Oklahoma Judge Denies State’s Request to Stop National Guard COVID-19 Vaccine Mandate

Katabella Roberts
By Katabella Roberts
December 29, 2021US News
Oklahoma Judge Denies State’s Request to Stop National Guard COVID-19 Vaccine Mandate
Members of the National Guard assist people at Manhattan’s Javits Center which recently opened as a COVID-19 vaccination site in N.Y., on Jan. 13, 2021. (Spencer Platt/Getty Images)

An Oklahoma federal judge on Tuesday ruled against an attempt from the state to block the Department of Defense’s COVID-19 vaccine mandate for National Guard members.

U.S. District Judge Stephen Friot rejected a motion from Oklahoma Gov. Kevin Stitt (R), Attorney General John O’Connor, and sixteen Oklahoma Air National Guard members for a preliminary injunction to the mandate, saying the plaintiffs’ claims were “without merit,” and thus the motion would be denied.

Stitt and Attorney General John O’Connor, both outspoken critics of vaccine mandates, filed a motion for a temporary restraining order and preliminary injunction against the vaccine mandate on Dec. 3, 2021.

In a complaint (pdf) which names President Joe Biden, Defense Secretary Lloyd Austin, and dozens more federal officials and agencies as defendants, the state argued that the mandate violates the Constitution and has no legal basis.

“This vaccine mandate certainly interferes with the sovereign prerogatives of the State of Oklahoma. It undermines the laws, public policy, dignity, and interests of the State of Oklahoma in governing the field of public health, including vaccinations,” the state wrote in its complaint.

However, in a 29-page ruling this week, senior District Judge Stephen P. Friot wrote that “the court would be hard-put to find that the public interest would be served by entry of an order prohibiting the implementation of a vaccine mandate which adds one FDA-approved vaccine to the list of nine that all service members are already required to take–that tenth vaccine being the one which has been shown to be remarkably effective in mitigating the effects of the pandemic which has affected millions of Americans, including thousands of service members.”

“The court is required to decide the case on the basis of federal law, not common sense. But, either way, the result would be the same,” Friot said.

The district judge did, however, urge the Biden administration to give members of the National Guard more time to comply with the mandate before action was taken against them that could directly or indirectly end their military careers.

Unvaccinated members of the National Guard who fail to get their COVID-19 shots by the June 30, 2022 deadline will be barred from participating in drills, training, and other duties, unless they are granted an exemption in accordance with department policy, according to a memo sent to military officials by U.S. Defense Secretary Lloyd Austin earlier this month.

A member of the U.S. Armed Forces administers a COVID-19 vaccine to a police officer at a FEMA community vaccination center in Philadelphia, Pa., on March 2, 2021. (Mark Makela/Getty Images)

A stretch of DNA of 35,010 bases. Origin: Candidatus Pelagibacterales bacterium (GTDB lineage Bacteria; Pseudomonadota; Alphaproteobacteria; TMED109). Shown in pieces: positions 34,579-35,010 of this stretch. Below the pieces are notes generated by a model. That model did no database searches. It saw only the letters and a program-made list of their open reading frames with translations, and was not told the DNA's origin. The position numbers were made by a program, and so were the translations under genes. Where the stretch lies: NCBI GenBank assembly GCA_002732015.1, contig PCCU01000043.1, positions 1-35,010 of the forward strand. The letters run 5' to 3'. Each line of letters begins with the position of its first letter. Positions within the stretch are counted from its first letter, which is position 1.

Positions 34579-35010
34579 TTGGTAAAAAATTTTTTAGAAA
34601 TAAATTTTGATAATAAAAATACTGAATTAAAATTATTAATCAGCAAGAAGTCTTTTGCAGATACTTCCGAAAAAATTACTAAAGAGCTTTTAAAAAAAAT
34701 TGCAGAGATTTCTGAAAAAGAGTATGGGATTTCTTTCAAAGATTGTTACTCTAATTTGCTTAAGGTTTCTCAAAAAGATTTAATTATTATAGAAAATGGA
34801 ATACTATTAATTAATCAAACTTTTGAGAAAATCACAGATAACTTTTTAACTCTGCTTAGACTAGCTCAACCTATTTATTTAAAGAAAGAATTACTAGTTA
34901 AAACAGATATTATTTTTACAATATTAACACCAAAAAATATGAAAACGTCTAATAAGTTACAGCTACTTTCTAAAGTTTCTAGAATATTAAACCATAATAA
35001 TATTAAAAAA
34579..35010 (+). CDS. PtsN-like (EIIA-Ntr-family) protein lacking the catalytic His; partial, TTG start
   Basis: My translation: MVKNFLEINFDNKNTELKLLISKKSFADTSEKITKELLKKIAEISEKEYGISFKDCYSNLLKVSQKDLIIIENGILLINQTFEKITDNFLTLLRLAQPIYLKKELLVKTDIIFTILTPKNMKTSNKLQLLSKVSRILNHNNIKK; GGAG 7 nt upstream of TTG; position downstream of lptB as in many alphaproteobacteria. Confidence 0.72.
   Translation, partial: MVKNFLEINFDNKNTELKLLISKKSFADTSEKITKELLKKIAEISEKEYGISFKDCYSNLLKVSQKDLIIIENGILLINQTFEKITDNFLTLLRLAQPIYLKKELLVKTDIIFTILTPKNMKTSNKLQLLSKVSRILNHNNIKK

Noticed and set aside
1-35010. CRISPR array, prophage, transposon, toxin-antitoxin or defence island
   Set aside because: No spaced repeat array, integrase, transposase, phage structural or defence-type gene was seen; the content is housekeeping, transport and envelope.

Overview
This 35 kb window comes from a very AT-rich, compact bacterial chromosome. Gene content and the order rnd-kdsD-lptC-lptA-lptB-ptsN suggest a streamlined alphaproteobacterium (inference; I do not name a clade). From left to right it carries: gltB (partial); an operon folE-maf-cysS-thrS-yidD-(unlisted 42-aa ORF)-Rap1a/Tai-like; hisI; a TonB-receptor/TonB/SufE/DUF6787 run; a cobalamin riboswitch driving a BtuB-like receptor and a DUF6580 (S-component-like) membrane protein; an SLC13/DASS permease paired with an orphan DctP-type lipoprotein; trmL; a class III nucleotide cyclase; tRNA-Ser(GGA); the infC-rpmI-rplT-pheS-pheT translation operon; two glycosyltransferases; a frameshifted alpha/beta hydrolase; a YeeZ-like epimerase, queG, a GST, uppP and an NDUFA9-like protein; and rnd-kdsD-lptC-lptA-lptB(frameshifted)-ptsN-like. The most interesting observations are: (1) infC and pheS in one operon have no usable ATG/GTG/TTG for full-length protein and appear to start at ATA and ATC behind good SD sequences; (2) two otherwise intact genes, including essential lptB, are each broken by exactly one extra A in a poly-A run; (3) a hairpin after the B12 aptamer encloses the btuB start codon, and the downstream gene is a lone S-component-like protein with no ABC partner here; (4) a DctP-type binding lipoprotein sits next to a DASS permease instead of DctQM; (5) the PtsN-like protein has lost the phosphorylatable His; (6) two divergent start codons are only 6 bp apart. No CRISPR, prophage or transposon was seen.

COVID-19 vaccine administration to a soldier in Fort Knox
Preventative Medicine Services NCOIC Sergeant First Class Demetrius Roberson prepares to administer a COVID-19 vaccine to a soldier in Fort Knox, Ky., on Sept. 9, 2021. (Jon Cherry/Getty Images)

National Guard members who are not vaccinated by next year’s deadline will also not receive any payment from the Department of Defense for their performed duties. The deadline for Air National Guard members to be fully vaccinated was Dec. 2.

Stitt and O’Connor are asking the court to block the mandate for all federal employees, not just the National Guard.

“Having denied the motion, the court cannot but note the potential consequences, for individual Guard members, of failure to comply with the vaccine mandate,” Friot wrote in the ruling. “Loss of one or two paychecks is one thing, serious though that may be in individual cases. What the court cannot ignore is the potentially devastating effect of involuntary separation (either as a result of direct action or as a result of continuing loss of pay), especially where, as appears to be the case here, the individual non-compliant Guard members did not have the benefit of well-informed leadership at the highest level of the Oklahoma Guard.”

“The court strongly urges the defendants to give every consideration to providing a brief grace period–to facilitate prompt compliance with the vaccination mandate–before directly or indirectly taking action which would end the military careers of any Oklahoma Guard members,” Friot said.

Oklahoma state officials have filed numerous lawsuits challenging such federal mandates. The White House maintains that fully vaccinated individuals are 10 times less likely to be hospitalized with CCP (Chinese Communist Party) virus and are better protected against the disease and its variants, including Delta.

Stitt asked Austin earlier this month to suspend the vaccine requirement for Guardsmen in the state because it “asks them to potentially sacrifice their personal beliefs in order to not lose their jobs.” The governor noted that some 10 percent of Oklahoma’s force could be lost if the mandate remained in effect. Austin denied that request.

A spokesperson for both Stitt and O’Connor told The Associated Press that they’re still reviewing the judge’s decision.

“We filed this lawsuit to support these Oklahomans who object to the president’s vaccine mandate,” O’Connor’s office said in a statement. “We are disappointed with this decision.”

The Epoch Times has contacted a spokesperson for the Oklahoma National Guard.

Friot noted in his ruling that 89 percent of the airmen in the Guard have been vaccinated, while just 40 percent of Army guardsmen have been vaccinated.

From The Epoch Times

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